Public Service or Private Profit?

This week a Panorama documentary exposed unethical practices by private enforcement officers who chase litter droppers. It highlighted the routine outsourcing of government and council duties. Tasks such as medical assessments, running prisons, and providing transport are sold to private companies. Polling shows that only 21% of the public, trust those companies, compared with 65% for the police and 75% for the NHS.  The Serious Fraud Office has open investigations into two of the largest suppliers so it is hard to see them gaining public approval soon. In a time of self-inflicted austerity,  government agencies believes they can save money and by compromising on quality.

Outsourcing relies on claims that a company can provide a service to the same standard as the government, for a lower cost and make a profit.  Such claims are rarely, if ever, upheld. There are 14 private prisons in the UK, holding 15% of the prison population and costing 23% of the prison budget. The government took over the failed East Coast rail line and turned into the most efficient franchise, with 91% customer satisfaction, before selling it to Virgin Trains for £3.3 billion over eight years. Meanwhile rail fares remain the highest in Europe and state operators from European countries buy monopolies to operate on British tracks.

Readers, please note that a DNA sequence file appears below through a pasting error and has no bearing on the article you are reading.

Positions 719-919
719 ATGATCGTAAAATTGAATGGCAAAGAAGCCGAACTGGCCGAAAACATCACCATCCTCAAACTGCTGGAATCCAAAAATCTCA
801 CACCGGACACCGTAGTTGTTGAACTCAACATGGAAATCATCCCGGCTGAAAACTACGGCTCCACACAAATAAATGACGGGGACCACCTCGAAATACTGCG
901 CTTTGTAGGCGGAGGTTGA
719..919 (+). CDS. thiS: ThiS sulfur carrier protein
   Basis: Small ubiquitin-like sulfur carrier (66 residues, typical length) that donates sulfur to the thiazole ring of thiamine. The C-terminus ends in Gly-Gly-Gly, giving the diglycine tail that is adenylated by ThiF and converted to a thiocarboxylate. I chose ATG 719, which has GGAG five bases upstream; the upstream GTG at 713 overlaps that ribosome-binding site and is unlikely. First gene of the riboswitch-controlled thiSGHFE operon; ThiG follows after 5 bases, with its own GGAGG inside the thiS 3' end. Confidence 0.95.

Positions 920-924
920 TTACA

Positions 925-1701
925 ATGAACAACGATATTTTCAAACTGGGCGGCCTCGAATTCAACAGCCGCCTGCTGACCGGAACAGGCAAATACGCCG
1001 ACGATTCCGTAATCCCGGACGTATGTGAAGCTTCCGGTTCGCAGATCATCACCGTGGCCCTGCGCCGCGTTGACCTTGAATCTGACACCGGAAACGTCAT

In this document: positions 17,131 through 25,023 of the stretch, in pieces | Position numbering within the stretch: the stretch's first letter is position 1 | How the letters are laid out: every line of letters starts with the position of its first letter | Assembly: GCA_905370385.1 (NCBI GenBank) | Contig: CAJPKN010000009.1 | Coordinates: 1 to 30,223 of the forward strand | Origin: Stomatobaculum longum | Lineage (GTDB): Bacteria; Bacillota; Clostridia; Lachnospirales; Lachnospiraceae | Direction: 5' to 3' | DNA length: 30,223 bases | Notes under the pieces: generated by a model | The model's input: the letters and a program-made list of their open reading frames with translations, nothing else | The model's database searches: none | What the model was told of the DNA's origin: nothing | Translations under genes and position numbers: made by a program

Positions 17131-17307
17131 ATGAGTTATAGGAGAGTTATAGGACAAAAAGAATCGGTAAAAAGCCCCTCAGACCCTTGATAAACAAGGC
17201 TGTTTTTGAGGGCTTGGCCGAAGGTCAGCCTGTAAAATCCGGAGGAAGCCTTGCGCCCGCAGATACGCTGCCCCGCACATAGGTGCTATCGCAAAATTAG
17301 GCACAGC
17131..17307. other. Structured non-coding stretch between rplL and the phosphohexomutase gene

The public who rely on government services, and fund them through taxation, are not consulted about outsourcing. The decisions are not even taken by majority vote of elected representatives. Whatever the outcome of the forthcoming election we should all be demanding that our representatives consider the folly of outsourcing.

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